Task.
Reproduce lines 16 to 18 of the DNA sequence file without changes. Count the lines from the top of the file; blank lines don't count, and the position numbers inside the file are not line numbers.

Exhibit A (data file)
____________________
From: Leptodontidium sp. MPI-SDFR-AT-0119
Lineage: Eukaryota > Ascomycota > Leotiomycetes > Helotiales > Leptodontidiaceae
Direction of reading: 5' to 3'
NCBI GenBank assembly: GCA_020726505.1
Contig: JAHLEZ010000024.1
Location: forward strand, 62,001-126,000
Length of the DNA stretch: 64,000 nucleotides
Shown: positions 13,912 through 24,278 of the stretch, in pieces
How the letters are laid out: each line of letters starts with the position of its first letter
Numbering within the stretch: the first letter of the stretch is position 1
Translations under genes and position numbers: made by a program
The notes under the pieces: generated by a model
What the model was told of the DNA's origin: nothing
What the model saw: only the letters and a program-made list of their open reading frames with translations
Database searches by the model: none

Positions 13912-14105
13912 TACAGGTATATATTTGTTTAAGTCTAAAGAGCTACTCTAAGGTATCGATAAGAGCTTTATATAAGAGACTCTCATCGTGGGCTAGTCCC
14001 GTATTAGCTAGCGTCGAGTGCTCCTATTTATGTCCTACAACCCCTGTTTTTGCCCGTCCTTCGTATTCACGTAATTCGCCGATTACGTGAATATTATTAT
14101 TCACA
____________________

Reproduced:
Positions 13912-14105
13912 TACAGGTATATATTTGTTTAAGTCTAAAGAGCTACTCTAAGGTATCGATAAGAGCTTTATATAAGAGACTCTCATCGTGGGCTAGTCCC
14001 GTATTAGCTAGCGTCGAGTGCTCCTATTTATGTCCTACAACCCCTGTTTTTGCCCGTCCTTCGTATTCACGTAATTCGCCGATTACGTGAATATTATTAT